Sports clubs scoring goals with technology

Australian and New Zealand rugby league and rugby union clubs are turning to technology to give them a competitive edge against rival teams and forms of entertainment, Hamish Barwick writes

The Wests Tigers are planning to develop stadium-only mobile content for fans.

The Wests Tigers are planning to develop stadium-only mobile content for fans.

Stadium Tech

Thanks to the recent rollout of faster mobile networks and 4G-compatible devices, Wests Tigers is now in the planning stages of a new project to entice more fans to attend the games by offering mobile content which would be restricted to a 3G or 4G network within the stadium.

“We’re working behind the scenes to develop platforms which would allow fans to access different camera angles or behind the scenes footage in the changing rooms,” Clarke says. “With a 4G network and its download speeds these videos will become quite accessible.”

Clarke says the fan content will be rolled out in time for the NRL season in 2013, possibly with a partner such as NRL sponsor, Telstra, which has recently begun offering a 4G service.

“The challenge is that we have to be careful because the broadcast is our biggest source of revenue but also the biggest deterrent for people coming to games,” he says.

According to Clarke, Wests Tigers matches, on average, attract 1.2 million viewers every weekend.

“The revenue we do generate needs to be poured in to make the stadium experience better,” he says.

For example, the club is introducing a food and alcohol billing system for smartphones so people can pay for purchases while they are still enjoying the game and collect the food and drink at half time.

Clarke says this should lead to lessened wait times and contribute to an improved atmosphere at the stadium.

Because the team has three stadiums within Sydney it plays at, each one offers different technology capabilities. At the Allianz stadium, there are a number of IP cameras monitoring crowds for any unruly behaviour while turnstiles at both the Sydney Football Stadium (SFS) and Campbelltown are now fully integrated with ticket operator, Ticketet.

“People can download tickets to their mobile phone and use their phone as a ticket rather than having to search for a paper one,” he says. “We’re moving more and more towards a paperless ticketing system.”

When it comes to game time at the stadium, the Waratahs work closely with ticketing partner, Ticketet, to ensure crowd queues are minimised through the use of electronic ticketing online.

“The electronic ticketing is linked through the mobile website so fans can buy tickets for the next game,” she says.

In addition, the Waratah's home stadium will be renovated over the next two years to install IP cameras for security and crowd control purposes.

Player Performance

Wests Tigers players are also getting on board with technology. During training sessions, each player is fitted out with a global positioning system (GPS) device which monitors speed, heart rate and velocity.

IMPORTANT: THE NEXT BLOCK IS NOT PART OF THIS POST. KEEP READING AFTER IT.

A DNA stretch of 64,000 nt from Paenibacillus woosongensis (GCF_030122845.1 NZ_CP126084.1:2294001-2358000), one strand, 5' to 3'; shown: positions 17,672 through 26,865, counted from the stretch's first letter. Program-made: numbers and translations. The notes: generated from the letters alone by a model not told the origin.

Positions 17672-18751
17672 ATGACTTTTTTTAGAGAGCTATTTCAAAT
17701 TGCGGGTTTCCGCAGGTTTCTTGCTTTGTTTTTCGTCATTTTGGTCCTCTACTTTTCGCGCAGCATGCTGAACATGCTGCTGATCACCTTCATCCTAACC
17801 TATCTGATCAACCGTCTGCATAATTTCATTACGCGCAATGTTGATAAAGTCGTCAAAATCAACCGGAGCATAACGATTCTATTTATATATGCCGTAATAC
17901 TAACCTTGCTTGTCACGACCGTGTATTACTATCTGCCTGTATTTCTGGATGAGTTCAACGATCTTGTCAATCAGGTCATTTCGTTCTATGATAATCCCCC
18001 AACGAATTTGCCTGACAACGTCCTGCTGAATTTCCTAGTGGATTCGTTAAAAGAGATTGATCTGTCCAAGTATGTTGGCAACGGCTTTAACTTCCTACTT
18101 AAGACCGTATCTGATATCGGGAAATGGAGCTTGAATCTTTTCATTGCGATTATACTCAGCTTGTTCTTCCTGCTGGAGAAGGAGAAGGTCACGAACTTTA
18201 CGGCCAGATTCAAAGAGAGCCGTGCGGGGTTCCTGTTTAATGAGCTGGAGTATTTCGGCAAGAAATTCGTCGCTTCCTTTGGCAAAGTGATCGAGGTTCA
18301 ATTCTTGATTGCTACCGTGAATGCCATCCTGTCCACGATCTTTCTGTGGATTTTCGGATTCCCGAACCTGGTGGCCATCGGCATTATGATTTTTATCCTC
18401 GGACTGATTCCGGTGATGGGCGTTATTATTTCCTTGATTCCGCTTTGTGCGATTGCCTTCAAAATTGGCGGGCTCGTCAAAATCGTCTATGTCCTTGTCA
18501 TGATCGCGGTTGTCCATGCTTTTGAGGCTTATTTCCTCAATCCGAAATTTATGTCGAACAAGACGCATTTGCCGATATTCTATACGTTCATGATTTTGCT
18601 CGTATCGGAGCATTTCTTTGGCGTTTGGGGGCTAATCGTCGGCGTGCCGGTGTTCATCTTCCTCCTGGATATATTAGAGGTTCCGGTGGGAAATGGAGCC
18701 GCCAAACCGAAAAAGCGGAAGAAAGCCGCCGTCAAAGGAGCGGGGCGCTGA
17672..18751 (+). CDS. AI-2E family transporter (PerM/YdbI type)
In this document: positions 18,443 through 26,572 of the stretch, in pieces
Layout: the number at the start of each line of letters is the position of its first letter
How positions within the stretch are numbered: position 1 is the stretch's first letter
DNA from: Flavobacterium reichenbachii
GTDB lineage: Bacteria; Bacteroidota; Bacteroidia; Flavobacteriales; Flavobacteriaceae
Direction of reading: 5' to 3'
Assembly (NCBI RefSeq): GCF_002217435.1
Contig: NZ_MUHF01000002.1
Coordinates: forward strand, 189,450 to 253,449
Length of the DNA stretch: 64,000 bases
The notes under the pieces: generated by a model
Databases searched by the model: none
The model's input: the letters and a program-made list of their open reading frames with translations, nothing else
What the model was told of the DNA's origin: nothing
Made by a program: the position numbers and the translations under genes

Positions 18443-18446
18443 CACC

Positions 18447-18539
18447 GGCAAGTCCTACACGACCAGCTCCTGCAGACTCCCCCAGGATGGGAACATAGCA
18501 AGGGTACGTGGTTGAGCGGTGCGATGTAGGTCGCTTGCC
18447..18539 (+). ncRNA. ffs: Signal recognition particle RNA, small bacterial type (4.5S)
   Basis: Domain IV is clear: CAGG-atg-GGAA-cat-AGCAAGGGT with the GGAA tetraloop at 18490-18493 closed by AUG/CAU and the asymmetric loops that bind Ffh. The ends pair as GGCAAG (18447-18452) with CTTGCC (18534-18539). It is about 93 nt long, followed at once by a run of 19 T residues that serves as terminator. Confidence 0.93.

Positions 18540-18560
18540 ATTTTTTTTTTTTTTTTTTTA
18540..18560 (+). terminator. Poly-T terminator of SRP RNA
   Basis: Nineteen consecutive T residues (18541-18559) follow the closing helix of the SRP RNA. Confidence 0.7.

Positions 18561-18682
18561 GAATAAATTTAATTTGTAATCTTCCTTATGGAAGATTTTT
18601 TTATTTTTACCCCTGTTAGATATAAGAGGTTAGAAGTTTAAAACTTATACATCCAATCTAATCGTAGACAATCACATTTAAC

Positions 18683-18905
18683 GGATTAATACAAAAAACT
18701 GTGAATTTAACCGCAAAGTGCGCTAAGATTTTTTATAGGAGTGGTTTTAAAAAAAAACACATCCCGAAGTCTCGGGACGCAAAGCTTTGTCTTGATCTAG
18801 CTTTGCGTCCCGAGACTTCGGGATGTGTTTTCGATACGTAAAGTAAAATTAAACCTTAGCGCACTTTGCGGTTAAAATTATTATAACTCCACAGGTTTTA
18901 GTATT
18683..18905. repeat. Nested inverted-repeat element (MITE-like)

“That plays a pivotal role in managing work flows of players,” Wests Tigers’ Clarke says. “The old days of running around the oval doing 40 laps are gone because each individual is now monitored by our sports scientists.”

Like the Wests Tigers, Warriors team members are fitted with portable GPS units during training sessions. These units track movements on the field and how many miles the players have run.

In addition, there are no excuses for team members to miss or be late for a training session since a training schedule application was developed for the iPhones provided to the Warriors. The app includes what time the session is being held, the location and what exercises each player will be doing.

Players are also been watched via video which pick up every angle during training so coaching staff can go back and analyse it later. Every second of test matches is also examined to pick up where players might be going wrong with their performance.

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Technology isn’t regulated to entertaining fans either. In 2012, the Waratahs started working with a company called Motion Centre which uses tablets to record training sessions. These videos enable the coaching staff to review player performance while they are in the field.

“We also have a statistician who wants to get more live data and transfer that immediately to coaching staff,” Warratah’s Aust-Howlett says.

“On game days he will be in the coaches’ box and feeding that back to the sideline so we can make decisions on the spot about changing the strategy for the game.”

“From a commercial perspective, it’s making sure we get information such as player injuries, how they are recovering and where people are,” she says.

Since entertainment is a “massive part” of the club’s focus it is working with partners on technology that will support that. While the Waratahs haven’t revealed any plans for stadium exclusive content yet, it will be working with sponsor, Volvo, on a mobile application for the iOS and Android operating systems within the next six months.

Follow Hamish Barwick on Twitter: @HamishBarwick

Follow Computerworld Australia on Twitter: @ComputerworldAU

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